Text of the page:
Team: Jain Kim, Colin Meltzer and Shima Salehi
May 8 (Sun)
Shima Soldered all the IR LEDs:
For having a multi-touch screen, we discovered that there are two main methods, the main concept of both was having the surface surrounding with symmetrical distributed IR LEDs around it, these LEDs produce a symmetric grid of IR beam, by user touching the surface the symmetry of this grid is curropted at the touch point and IR camera will detect this curroption point . However, there is subtle difference between the existing two methods, in one method LEDs exactly covered the thickness of surface while in the other one the LED strip is placed beneath the surface. Considering our limitations and our purpose, we chose the first method. Implementation of this method needs having LEDs surrounding the surface, for this we have this option to buy a LED strip and divide in a way to have the specific circuit needed or soldering IR LEDs to make our own LED strip. As a result of financial restriction, we stayed with latter one. Hence, we designed our circuit to have an IR LED at each 1 inch and considering the dimensions of the Process Pad surface, we needed 80 LEDs. Furthermore, we decided to have a 12v voltage resource, so that by connecting multi-touch screen to laptop this voltage is provided and as each LED can endure 1.5v, the final circuit for Process Pad constitutes of 10 parallel branches with 8 IR LEDs at each. As a result of this calculation, we bought 90 IR LEDs and soldered them to have 10 branches with 8 LEDS. To be honest, it was not the most fun part of the project but it was awsome to realize that the similar LED strip to our hand-made one worths more than 2000$.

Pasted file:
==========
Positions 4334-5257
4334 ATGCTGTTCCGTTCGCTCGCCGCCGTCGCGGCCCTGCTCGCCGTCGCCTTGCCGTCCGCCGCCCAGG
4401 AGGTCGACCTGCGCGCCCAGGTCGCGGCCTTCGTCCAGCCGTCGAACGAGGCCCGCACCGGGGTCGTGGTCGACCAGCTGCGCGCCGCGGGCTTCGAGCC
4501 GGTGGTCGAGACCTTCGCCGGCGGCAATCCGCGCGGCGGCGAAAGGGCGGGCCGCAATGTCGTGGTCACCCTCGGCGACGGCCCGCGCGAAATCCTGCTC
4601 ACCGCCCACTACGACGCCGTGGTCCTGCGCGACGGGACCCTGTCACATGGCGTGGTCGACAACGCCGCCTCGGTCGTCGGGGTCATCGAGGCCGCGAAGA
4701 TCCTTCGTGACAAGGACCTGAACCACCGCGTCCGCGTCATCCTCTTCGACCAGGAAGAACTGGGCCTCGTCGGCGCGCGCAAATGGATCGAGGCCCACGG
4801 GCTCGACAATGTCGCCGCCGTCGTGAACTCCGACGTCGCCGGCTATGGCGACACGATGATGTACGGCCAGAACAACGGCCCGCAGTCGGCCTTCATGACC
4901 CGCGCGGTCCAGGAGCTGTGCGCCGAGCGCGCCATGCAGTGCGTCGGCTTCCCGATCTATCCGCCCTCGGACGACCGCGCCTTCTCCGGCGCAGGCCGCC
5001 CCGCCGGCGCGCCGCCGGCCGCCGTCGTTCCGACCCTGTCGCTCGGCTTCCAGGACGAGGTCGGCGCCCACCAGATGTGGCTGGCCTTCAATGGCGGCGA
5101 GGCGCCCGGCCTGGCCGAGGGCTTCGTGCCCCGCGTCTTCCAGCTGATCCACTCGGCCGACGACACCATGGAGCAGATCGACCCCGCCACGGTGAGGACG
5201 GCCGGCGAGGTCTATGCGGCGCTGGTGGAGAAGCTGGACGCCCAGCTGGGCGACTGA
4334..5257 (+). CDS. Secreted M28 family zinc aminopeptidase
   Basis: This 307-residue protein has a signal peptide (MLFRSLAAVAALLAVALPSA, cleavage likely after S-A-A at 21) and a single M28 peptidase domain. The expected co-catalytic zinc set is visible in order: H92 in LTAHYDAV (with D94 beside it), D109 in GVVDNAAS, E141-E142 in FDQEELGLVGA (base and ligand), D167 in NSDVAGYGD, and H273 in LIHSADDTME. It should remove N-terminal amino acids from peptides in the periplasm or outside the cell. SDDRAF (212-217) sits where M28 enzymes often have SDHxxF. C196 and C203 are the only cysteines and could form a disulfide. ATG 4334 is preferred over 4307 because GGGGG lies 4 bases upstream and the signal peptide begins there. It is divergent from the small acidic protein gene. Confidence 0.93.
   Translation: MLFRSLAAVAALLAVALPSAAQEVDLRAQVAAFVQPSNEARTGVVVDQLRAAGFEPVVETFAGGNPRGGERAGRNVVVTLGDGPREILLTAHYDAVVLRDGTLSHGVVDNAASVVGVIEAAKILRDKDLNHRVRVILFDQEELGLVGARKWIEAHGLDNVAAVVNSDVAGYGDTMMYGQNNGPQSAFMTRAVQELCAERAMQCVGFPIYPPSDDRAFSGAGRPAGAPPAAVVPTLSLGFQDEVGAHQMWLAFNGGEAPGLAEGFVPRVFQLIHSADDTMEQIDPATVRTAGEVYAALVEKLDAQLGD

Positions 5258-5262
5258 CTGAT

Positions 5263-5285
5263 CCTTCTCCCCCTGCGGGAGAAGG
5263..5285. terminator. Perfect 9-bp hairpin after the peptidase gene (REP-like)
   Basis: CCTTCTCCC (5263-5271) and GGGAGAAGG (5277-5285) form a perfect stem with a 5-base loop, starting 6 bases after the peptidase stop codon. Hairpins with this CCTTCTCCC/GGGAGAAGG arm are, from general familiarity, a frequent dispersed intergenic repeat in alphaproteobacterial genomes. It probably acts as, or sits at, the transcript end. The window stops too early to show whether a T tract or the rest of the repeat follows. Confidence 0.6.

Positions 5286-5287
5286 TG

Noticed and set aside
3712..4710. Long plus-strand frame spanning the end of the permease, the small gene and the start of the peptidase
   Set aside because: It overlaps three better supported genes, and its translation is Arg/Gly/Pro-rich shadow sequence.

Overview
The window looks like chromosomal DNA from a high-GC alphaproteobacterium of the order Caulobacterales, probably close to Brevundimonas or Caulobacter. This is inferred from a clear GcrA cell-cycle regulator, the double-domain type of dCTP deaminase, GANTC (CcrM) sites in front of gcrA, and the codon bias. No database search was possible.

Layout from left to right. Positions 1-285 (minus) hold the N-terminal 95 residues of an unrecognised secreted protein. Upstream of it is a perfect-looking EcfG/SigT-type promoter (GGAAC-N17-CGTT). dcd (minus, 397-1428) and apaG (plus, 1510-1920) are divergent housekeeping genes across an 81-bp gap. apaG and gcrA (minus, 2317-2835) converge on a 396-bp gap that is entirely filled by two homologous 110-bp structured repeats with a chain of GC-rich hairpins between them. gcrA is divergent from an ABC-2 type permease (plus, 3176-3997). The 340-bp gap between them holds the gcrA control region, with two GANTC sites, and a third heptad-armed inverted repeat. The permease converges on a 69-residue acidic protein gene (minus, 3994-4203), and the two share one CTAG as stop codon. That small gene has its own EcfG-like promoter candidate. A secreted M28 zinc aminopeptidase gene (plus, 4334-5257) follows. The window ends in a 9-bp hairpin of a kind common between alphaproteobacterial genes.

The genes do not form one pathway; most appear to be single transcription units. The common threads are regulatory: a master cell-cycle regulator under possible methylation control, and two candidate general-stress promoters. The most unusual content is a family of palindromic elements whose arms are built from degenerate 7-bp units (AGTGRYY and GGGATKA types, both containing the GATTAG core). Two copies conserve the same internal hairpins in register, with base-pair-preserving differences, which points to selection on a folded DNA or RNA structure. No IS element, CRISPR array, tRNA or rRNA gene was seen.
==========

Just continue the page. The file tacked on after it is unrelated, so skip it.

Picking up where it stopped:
May 9 (Mon)
Sent 2 resistors into flames!
After soldering LEDs, we were ready to assemble our circuit around the acrylic surface. We decided to add resistor to each branch in order to make our circuit capable of tolerating voltage corruption. we did some calculation to have the resistance level, we put those specific resistors in the circuit, however being not aware of those resistors current limit was the reason to have them in flames as pushing the switching on. Fortunately, although the resistors burned as we could known resistors as the altruistic elements of circuits, they saved our LEDs.
Reviewing Shima’s electrical engineering background led us to dealing with voltage regulation problem. After solving the problem, we created circuit with the IR LEDs and hundreds of alligator clips. We briefly checked if all the IR LEDs are properly working. and also we connected the circuit to the reacTVision. the result pictures proved that the circuit was working. The most regretful part is that we do not have any picture of this circuit to show how the alligator clips were tricky for this purpose.